Pain Management in Infants, Children, Adolescents and Individuals with Special Health Care Needs

Abstract

This statement provides dentists and stakeholders with current best practices for pediatric pain management. Infants, children, adolescents, and individuals with special health care needs may experience pain resulting from dental/orofacial injury, infection, and dental procedures. Dental pain is an inflammatory condition that can be categorized as somatic (i.e., periodontal, alveolar, mucosal) or visceral (i.e., pulpal). Dental professionals should consider pain assessment for all patients. Inadequate pain management may lead to significant physical and psychological consequences for patients. Perioperative pain management approaches include pre-emptive pain management (e.g., anesthetics), use of local anesthesia during general anesthesia for post-operative pain control, non-pharmacological anxiolytic interventions (e.g., providing a calm environment, emotional support), distraction and imagery (e.g., counting, video games), and pharmacological pain control agents including non-opioid analgesics (e.g., nonsteroidal anti-inflammatory drugs, acetaminophen) and opioid analgesics. Acetaminophen and nonsteroidal anti-inflammatory medications are first line pharmacologic therapies for pain management. Use of opioids for pediatric dental patients should be rare, and steps to mitigate opioid misuse are discussed.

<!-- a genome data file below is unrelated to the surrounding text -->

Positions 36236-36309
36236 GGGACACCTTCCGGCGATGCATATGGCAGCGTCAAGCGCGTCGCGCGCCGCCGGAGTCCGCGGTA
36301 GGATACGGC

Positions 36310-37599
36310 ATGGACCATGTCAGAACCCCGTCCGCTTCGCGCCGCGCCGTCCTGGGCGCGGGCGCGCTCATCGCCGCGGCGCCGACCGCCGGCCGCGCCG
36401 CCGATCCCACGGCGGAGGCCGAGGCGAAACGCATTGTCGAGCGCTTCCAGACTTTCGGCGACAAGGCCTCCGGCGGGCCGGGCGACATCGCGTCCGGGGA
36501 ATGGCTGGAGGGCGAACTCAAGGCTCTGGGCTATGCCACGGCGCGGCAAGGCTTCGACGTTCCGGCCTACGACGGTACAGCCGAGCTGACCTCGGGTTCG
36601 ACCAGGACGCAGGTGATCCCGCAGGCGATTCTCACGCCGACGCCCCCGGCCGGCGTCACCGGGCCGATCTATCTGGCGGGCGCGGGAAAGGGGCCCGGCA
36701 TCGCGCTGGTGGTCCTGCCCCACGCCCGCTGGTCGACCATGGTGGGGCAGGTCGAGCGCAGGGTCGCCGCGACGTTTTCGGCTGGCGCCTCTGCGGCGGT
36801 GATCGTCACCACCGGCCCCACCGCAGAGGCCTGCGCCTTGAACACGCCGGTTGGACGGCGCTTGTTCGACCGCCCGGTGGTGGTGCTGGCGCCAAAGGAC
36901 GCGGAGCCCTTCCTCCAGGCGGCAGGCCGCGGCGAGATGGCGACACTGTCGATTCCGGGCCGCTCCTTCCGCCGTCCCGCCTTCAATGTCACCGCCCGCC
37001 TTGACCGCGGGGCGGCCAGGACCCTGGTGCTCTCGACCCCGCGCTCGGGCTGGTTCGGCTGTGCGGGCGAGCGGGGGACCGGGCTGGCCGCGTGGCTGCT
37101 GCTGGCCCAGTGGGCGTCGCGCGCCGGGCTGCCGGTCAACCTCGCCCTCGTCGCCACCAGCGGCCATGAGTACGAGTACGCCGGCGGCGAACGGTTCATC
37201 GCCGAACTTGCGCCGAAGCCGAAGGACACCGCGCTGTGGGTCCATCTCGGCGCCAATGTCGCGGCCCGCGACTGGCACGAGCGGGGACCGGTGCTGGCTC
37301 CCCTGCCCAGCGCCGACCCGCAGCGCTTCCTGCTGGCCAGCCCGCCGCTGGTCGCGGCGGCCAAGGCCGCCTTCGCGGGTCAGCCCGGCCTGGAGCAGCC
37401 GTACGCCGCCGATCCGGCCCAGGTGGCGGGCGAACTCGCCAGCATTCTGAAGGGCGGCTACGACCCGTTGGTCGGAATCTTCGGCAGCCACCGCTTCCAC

This document was developed through a collaborative effort of the American Academy of Pediatric Dentistry Councils on Clinical Affairs and Scientific Affairs to offer updated information and guidance on pain management in infants, children, adolescents, and individuals with special health care needs.

KEYWORDS: FACIAL PAIN, TOOTHACHE, PAIN MANAGEMENT, ACUTE PAIN, CHRONIC PAIN, PAIN, POSTOPERATIVE